I would go for a pressurized gasification unit every time, with unpressurized STORAGE and an exchange coil... and a cheapo backup for vacations.
    Rob Brown
    Designer for Rockport Mechanical
    in beautiful Rockport Maine.
  • Landry MechanicalLandry Mechanical Member Posts: 14
    edited May 2011

    My father in law is a dealer for Empyre. They have indoor and outdoor gasification  boilers. I have installed many of them and have great luck. My father in law went from burning 14 cords of wood to 8 when he upgraded to a gasifier. defiantly the way to go.

    -Ray Landry
    Landry Mechanical Oxford Ma
  • Terry OTerry O Member Posts: 60
    Eric... you are right on about most OWB's ...

    ....however the Econoburn is a pressurized outdoor wood boiler and is one of the few that can be refered to as a boiler. Great unit, we have been selling them for a few years now. Good company to deal with, great product and support.
    Terry O
  • IronmanIronman Member Posts: 3,533

    I tend to agree with most of what has already been said and would add my $.02 worth by recommending the Heatmor if you're looking for an outdoor wood boiler. They have a long and good track record if installed and maintained properly.

    We have sold and installed dozens with little or no problems if maintained correctly. We've also had correct several that someone else installed and the customer was ready to sue because, just as with any unit, they blame the appliance when something is wrong.

    The Heatmor is semi-pressurized: it has a weighted ball in the vent that relieves at 3psi. This keeps the unit sealed from the atmosphere to prevent oxygen diffusion and adds to the life expectancy of the vessel. It also has a water cooled door which prevents warpage and the water jacket is mounted on fire brick 8 inches above where any ash collects to prevent fire-side corrosion. It is also the cleanest burning stove that I've seen. If the fire is done right it will reduce everything to ash - no chunks of carbon - which is easily augered out.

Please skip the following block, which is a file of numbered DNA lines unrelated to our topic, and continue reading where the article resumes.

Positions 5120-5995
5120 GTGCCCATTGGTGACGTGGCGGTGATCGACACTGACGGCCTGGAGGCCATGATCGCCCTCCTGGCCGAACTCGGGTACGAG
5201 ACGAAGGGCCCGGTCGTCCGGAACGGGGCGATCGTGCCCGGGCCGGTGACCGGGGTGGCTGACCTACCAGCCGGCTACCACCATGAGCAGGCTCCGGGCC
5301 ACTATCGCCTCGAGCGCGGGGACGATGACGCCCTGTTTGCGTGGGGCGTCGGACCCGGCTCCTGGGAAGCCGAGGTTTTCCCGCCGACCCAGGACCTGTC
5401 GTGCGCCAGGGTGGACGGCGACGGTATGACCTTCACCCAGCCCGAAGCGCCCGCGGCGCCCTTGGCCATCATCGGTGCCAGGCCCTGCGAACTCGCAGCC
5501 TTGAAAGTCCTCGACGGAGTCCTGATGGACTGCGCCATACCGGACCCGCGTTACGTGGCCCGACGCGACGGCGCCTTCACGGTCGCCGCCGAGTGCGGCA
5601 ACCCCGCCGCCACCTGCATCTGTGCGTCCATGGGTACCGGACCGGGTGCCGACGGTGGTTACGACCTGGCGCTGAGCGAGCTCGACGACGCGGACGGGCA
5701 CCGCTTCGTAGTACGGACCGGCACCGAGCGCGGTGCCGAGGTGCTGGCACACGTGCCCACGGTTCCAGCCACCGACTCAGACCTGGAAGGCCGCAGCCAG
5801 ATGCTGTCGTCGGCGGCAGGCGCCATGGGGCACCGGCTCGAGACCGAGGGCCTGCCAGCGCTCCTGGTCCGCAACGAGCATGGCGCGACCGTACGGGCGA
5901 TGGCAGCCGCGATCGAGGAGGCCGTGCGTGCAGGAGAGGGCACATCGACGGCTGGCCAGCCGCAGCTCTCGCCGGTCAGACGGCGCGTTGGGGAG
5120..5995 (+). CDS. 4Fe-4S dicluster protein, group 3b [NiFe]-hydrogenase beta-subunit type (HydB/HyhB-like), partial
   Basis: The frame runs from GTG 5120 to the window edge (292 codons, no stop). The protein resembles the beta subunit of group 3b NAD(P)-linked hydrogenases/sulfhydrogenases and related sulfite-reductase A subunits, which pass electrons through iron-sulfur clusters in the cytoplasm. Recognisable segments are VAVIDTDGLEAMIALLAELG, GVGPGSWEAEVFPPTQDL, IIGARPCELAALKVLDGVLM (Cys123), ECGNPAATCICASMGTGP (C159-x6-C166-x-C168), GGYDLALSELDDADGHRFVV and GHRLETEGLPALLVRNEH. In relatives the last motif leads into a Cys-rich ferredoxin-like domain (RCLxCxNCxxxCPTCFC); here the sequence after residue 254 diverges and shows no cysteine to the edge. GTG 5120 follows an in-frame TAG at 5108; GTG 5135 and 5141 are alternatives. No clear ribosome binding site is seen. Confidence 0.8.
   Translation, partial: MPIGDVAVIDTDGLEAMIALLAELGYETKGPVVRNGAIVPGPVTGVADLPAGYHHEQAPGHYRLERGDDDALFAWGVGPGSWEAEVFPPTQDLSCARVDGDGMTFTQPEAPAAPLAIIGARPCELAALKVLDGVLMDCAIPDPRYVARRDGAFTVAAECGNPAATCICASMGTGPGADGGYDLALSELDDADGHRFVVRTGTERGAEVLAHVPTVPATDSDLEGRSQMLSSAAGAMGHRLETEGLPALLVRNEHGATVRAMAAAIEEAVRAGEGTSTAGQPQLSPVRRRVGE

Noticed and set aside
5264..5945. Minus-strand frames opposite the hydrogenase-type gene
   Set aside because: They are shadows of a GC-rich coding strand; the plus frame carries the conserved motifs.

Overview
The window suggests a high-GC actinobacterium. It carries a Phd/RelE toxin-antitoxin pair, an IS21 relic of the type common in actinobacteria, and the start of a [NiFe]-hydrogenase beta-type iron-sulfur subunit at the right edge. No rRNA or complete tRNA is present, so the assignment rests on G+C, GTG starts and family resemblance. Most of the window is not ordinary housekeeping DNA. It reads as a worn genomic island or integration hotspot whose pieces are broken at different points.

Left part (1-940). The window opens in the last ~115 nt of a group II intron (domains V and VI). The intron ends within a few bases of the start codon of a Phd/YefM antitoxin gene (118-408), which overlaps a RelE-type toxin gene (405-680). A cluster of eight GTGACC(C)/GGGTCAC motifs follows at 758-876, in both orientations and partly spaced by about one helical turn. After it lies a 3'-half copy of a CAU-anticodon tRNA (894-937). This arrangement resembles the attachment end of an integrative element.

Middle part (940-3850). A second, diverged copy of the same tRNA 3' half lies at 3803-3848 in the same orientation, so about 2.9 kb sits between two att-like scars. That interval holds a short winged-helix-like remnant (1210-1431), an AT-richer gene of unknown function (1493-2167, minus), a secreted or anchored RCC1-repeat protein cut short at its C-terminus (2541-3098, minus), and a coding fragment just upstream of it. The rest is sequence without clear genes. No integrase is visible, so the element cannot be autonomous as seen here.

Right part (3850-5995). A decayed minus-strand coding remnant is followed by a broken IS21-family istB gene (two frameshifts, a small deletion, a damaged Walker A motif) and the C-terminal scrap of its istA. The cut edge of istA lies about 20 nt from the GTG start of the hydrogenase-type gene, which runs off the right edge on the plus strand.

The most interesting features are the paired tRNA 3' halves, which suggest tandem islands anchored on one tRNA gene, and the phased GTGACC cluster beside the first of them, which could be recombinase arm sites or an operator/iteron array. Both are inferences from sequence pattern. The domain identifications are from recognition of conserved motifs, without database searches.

I would repeat what others have said: use a heat exchanger if you're connecting to a boiler. Don't pay any attention to the manufacturer's claims that it can be connected directly. And dis-regard their wiring diagram that shows using two thermostats to control the same system. I have a simple control package that I put together that works with any system with slight modification. Contact me if you are interested and I'll give you a diagram.

    One other note: these type of stoves are designed to burn large unsplit logs, not small kindling. That's alright to get it started, but small pieces have too much surface area and when a load of them is placed in the stove,  will cause it to smoke excessively.

    The key to purchasing any wood boiler is that the customer must have free or inexpensive wood available and must have a commitment to working with it.
    Bob Boan

    You can choose to do what you want, but you cannot choose the consequences.
  • MikeLMikeL Member Posts: 145
    piping & control strategy

    Thanks to all of you for your replie's; I can always count on the Heating Help community for valuable information! My client is very energetic and  looking forward to using the wood he harvests as he transforms his 30 acre forest into a retirement compound.

    The house is heated by a Viessmann Vitodens which is connected to 3 hydro - air handlers and an indirect water heater. There is 2000 feet of pex in the basement and garage slab's, and staple up pex for the master bath and kitchen floor warming; we will be connecting this in the near future.

    I'm hoping the wood boiler manufacturer we choose will have competent tech support to help integrate the systems. I'm sure I'll be moving the indirect from the primary side of the low loss header and adding a buffer tank to store and deliver btu's as needed..................
  • IronmanIronman Member Posts: 3,533
    edited June 2011
    Don't Count upon the Manufacturer...

    For good tech support or info. Unless they are a regular boiler manufacturer, I've yet to see one that understood hydronics. That's why I posted the warning about their instructions regarding connecting their stove directly to the boiler and the two thermostat setup.
    Bob Boan

    You can choose to do what you want, but you cannot choose the consequences.